The Irish Government has announced details of a new Intellectual Property Protocol to make it easier for businesses to engage with scientific researchers and commercialise publicly-funded research, which currently receives funding of more than €800m each year.
At NovaUCD this morning, the Minister for Jobs, Enterprise and Innovation Richard Bruton TD, and the Minister for Research and Innovation Sean Sherlock,TD, announced the new IP structures.
The ultimate aim is to encourage more businesses to commercialise R&D by ensuring that they can access the results of State-funded research.
Firstly, a new Central Technology Transfer Office will be set up so that industry can tap into research opportunities and IP that has been generated across the entire publicly funded research system.
The new IP Protocol is also standardising IP terms to make it easier to set up agreements between businesses and researchers.
Apparently it will also implement “generous commercial terms” to encourage businesses to engage with researchers, and to use the results of research to develop new products and services. As well as this the new Protocol is aiming to improve the management of IP.
Speaking at NovaUCD this morning, Minister Bruton said that the new protocol marked a major evolution of the relationship between industry and publicly funded research in Ireland.
“It will create a world-class new system that will make it easier and faster for entrepreneurs and companies to negotiate a commercial arrangement with researchers,” he claimed.
Bruton also touched on how the protocol would encourage more multinationals, in addition to indigenous companies, to use the IP generated by Irish R&D to create products and services.
Minister Sherlock said that the standardised terms in the new protocol will support both industry parties and research-performing organisations in making their commercial negotiations faster, more consistent and more transparent.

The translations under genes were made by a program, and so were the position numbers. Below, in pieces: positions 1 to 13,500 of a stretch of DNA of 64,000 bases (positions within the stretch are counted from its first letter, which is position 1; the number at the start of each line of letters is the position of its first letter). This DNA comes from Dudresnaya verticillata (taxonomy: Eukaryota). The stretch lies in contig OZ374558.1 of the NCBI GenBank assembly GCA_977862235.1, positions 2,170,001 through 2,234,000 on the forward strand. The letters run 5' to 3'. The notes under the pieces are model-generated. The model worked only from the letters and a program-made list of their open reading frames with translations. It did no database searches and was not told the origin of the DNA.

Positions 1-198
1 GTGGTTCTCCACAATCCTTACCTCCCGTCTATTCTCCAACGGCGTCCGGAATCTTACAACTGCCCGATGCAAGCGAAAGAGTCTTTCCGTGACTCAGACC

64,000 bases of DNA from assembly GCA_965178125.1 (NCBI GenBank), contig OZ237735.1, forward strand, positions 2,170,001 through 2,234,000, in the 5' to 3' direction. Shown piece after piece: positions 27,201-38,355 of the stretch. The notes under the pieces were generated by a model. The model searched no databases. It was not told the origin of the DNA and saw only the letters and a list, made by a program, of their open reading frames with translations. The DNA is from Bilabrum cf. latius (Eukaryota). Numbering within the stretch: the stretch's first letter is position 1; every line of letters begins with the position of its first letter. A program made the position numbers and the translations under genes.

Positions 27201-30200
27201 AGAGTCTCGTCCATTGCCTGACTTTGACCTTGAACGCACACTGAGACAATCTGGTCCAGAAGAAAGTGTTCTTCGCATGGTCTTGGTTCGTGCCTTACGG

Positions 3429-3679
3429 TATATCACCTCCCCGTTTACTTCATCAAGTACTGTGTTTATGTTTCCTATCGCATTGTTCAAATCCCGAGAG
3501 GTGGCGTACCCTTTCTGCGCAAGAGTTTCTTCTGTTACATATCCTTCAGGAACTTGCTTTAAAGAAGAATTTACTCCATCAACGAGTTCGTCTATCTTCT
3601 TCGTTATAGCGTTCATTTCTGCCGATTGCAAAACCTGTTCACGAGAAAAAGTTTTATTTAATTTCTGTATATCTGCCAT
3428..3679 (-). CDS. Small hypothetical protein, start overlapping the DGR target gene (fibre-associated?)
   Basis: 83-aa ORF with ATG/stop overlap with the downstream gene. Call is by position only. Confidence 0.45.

“The policies set out in the IP Protocol will also support the building of relationships with industry that will support a sustainable flow of commercialisation activities and build networks of long-term knowledge sharing,” he said.
Dr Emmeline Hill of the UCD spin-out Equinome was also at this morning’s event. The company has spawned out of the commercialisation of State-funded research. In 2004 Equinome received a Science Foundation Ireland award to support a five-year programme of work at UCD to investigate the genomics of performance in thoroughbred horses.
Equinome co-founders Dr Emmeline Hill and Irish racehorse trainer and breeder Jim Bolger, pictured with racehorse Banimpire
Equinome is currently based at NovaUCD and Irish horse trainer and breeder Jim Bolger is a co-founder. The company’s Equinome Speed Gene Test is now being used by certain circles in the global bloodstock and racing industry to identify the optimum racing distance for individual thoroughbred horses.
As well as in Ireland, Equinome has now secured clients around the world such as in the US, Australia, New Zealand, the UK, France, Russia and Singapore.
Earlier this year, Hill was the senior author of a study that involved scientists from University College Dublin, University of Cambridge and Equinome. The scientists said they had traced the origin of the ‘speed gene’ in thoroughbred racehorses back to a single British mare that lived in the UK around 300 years ago.